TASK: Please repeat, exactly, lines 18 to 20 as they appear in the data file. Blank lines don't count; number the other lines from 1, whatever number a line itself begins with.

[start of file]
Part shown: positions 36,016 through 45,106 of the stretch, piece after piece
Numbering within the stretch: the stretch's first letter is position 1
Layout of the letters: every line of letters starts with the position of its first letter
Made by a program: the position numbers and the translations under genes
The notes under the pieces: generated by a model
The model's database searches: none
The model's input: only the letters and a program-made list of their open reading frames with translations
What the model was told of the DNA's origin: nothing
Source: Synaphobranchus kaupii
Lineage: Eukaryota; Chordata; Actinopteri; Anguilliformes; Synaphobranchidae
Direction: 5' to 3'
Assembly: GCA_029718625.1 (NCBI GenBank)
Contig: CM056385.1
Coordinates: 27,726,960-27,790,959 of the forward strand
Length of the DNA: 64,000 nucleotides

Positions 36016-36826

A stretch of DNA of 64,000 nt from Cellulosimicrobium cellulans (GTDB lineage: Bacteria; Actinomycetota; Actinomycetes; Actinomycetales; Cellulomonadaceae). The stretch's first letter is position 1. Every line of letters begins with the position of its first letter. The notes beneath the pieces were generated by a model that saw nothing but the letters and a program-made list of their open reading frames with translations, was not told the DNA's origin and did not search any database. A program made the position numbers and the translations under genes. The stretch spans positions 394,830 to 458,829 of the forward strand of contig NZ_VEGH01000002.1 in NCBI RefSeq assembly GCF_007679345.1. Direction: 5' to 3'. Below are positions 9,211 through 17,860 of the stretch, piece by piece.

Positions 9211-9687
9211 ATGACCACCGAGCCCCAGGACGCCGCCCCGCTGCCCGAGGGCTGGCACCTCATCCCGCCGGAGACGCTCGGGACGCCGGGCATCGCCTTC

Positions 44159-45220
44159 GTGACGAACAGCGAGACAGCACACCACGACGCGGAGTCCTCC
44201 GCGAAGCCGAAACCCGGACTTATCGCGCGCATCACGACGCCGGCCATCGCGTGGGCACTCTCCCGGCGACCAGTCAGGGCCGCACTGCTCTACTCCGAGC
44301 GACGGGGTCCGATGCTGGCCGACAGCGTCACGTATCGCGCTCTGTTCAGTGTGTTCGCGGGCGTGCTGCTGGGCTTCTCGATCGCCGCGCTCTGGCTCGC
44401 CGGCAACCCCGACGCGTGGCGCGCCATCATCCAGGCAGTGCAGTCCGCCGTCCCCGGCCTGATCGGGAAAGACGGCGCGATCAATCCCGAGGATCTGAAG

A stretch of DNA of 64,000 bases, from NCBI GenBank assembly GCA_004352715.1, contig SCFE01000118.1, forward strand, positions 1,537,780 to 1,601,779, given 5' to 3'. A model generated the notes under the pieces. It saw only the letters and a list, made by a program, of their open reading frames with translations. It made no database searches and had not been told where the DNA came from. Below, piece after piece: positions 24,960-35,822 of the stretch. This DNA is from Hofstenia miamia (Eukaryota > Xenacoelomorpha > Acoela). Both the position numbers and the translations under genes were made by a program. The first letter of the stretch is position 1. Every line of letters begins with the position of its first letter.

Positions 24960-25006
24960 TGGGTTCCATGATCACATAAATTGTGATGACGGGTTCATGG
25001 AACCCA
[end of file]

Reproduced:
Positions 9211-9687
9211 ATGACCACCGAGCCCCAGGACGCCGCCCCGCTGCCCGAGGGCTGGCACCTCATCCCGCCGGAGACGCTCGGGACGCCGGGCATCGCCTTC

Positions 44159-45220